The seemingly obvious route for a Liverpool Street to London Bridge station transfer is to travel via Bank station on a combination of westbound Central line and southbound Northern line trains, but the transfer in Bank is comparatively awkward.

The route which SMTJ takes when I don't have luggage is to head over to bus stop K on the street named Bishopsgate to board bus routes/lines149 and 388, as they terminate in front of the upper level entrance to London Bridge station.
The exit on to Bishopsgate can be accessed from the main concourse by escalators and a lift (elevator) is also available, then on the upper concourse at London Bridge, a lift and escalators are available to the lower concourse from where the departures by Southeastern and Thameslink trains can be accessed.

Though if you want a step-free journey which doesn't involve taking a bus two other options are available.

  1. Take an eastbound Circle Line train to Cannon Street and then take any train from there to London Bridge; though if your ultimate destination can be reached from Cannon Street, this is the way to go; Cannot Street typically has four trains per hour to Greenwich.
  2. Take a westbound Elizabeth line train to Farringdon and then a southbound Thameslink train.
    The route to follow is:
  • The Elizabeth line can be accessed through the main Underground station ticket hall at Liverpool Street, but the steps down into it can be avoided by taking the lift (elevator) to the left of the staircase.
    The lift to the left of the Underground station which avoids the need to use the staircase
  • Then once you have passed through the ticket gates, and escalator and a lift (elevator) is available down to the Elizabeth line.
    The escalator down to the Elizabeth line at Liverpool Street

20220921_150402.jpg
-At Farringdon lifts and escalators will be available to the southbound Thameslink trains, up to 12 trains per hour will depart for London Bridge.

  • On arrival at London Bridge, a lift and escalators are available to the lower concourse from where all of the other platforms in the station have step-free access.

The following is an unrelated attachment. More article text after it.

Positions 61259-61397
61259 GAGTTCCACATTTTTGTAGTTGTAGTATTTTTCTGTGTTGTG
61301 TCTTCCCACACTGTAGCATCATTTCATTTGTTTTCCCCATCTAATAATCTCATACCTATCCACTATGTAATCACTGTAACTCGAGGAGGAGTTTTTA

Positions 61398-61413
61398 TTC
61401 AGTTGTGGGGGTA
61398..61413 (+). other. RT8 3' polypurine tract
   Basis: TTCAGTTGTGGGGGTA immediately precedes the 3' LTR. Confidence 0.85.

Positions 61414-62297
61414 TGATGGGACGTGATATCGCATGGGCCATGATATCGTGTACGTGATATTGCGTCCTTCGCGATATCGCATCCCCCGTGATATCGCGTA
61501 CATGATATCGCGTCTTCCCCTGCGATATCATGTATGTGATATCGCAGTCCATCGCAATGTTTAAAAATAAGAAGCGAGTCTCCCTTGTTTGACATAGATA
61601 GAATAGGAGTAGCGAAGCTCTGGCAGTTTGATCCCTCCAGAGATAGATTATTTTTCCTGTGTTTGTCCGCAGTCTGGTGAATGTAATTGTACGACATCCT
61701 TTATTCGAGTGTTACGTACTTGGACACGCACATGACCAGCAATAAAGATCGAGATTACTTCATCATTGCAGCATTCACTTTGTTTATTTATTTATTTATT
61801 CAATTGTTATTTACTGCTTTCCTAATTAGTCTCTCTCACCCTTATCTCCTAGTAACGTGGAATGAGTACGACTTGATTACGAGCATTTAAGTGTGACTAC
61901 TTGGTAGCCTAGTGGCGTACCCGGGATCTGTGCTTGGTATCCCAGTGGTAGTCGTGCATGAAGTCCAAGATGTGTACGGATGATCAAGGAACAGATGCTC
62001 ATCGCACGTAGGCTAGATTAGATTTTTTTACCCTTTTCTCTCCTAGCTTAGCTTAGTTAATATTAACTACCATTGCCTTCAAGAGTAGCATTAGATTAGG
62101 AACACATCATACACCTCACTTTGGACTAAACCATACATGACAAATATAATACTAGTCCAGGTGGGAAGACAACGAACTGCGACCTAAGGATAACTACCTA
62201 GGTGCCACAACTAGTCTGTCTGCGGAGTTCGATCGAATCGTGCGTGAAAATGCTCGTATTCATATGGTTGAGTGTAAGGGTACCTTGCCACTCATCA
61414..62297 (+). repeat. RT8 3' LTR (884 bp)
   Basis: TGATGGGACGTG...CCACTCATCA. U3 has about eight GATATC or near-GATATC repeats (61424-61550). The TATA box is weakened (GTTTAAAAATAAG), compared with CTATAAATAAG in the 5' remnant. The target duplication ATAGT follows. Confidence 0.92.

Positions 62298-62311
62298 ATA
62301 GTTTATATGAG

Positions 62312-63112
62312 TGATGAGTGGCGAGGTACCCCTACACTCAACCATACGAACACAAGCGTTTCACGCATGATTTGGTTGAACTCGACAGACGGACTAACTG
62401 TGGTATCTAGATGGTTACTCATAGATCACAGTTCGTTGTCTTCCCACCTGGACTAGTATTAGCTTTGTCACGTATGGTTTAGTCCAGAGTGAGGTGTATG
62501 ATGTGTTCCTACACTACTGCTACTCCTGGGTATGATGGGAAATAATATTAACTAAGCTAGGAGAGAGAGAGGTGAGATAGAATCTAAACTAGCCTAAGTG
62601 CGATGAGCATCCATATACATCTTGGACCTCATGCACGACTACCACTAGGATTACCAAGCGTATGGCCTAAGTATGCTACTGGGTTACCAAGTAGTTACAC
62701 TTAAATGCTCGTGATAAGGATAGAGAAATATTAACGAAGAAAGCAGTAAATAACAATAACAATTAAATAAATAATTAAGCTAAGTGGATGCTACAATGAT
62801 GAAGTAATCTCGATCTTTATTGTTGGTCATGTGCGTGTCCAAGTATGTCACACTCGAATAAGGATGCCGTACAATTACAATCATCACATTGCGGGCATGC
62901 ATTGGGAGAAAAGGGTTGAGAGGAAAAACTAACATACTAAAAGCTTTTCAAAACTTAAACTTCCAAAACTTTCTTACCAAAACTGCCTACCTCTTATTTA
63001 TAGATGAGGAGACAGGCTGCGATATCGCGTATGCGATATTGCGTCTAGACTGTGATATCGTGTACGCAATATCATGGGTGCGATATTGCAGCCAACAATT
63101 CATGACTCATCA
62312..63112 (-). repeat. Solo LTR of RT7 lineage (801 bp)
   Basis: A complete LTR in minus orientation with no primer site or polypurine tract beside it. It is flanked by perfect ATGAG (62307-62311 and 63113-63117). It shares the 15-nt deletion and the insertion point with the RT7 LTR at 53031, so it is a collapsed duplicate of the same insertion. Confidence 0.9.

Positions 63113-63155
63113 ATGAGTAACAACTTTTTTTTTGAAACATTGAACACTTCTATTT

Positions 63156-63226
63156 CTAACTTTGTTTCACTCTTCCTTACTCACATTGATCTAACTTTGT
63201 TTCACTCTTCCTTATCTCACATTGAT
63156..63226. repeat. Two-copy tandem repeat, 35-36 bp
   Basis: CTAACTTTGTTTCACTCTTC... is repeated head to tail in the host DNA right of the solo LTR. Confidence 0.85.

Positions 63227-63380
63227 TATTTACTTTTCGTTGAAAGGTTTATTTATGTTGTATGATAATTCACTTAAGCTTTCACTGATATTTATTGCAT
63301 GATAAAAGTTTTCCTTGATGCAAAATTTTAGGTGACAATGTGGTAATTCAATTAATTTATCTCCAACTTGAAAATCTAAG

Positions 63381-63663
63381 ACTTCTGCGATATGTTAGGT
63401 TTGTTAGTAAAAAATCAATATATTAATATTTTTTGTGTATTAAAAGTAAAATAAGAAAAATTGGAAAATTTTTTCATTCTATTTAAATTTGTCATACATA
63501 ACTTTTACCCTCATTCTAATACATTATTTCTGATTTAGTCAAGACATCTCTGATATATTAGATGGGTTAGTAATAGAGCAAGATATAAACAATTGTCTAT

from Paddington

The typically quickest route from Paddington to London Bridge is to take the Bakerloo Line to Baker Street, where a short walk through a passage way connects to the eastbound Jubilee Line.

Though if you will be travelling with luggage etc, the easier route is to take the Elizabeth line to Farringdon where an lift (elevator) is now available to the southbound Thameslink trains; and there will typically be twelve departures per hour from Farringdon on to London Bridge.
Then at London Bridge an elevator/lift will link the Thameslink platform to the main concourse, from where all departures have step-free access.
Taking the elevator up to the Thameslink trains at London Bridge

Though the Thameslink trains go direct from Farringdon to numerous destinations including Greenwich, Brighton and Gatwick Airport.

from St Pancras International

Lifts (elevators) and relatively short escalators are available down to platform/track A used by the southbound Thameslink trains.
The Thameslink station at St Pancras
Up to 12 trains per hour now take just over 15 minutes to travel from St Pancras to London Bridge station, though note the trains heading towards Sutton from St Pancras don't go to London Bridge.
At London Bridge a lift (elevator)and escalators link the Thameslink trains to the main concourse, from where step-free access by other lifts and escalators is available to all of the other platforms/tracks in the station.
Though the Thameslink trains typically head on beyond London Bridge to multiple locations including Brighton, Gatwick Airport. Greenwich and Woolwich.
All trains from Cannon Street and Charing Cross stations now call at London Bridge, so there is no need to make the comparatively awkward transfers to either of those stations from St Pancras.

So you can avoid having to make fairly lengthy transfers from and to the Northern line trains at both St Pancras and London Bridge stations, plus the Thameslink trains will be air-conditioned and they have luggage racks.
Though when the Thameslink trains aren't available due to construction work, the Northern line of the Underground provides an alternative.

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This second version of ShowMeTheJourney is exciting and new, so we are genuinely thrilled that you are here and reading this, but we also need your help.

We’re striving not to let anything get in the way of providing the most useful service possible, hence a facility has been set up with DonorBox which can be used to support the running costs and make improvements.

Instead of advertising or paywalls, your financial support will make a positive difference to delivering an enhanced service, as there’s a lot of ideas which we want to make happen.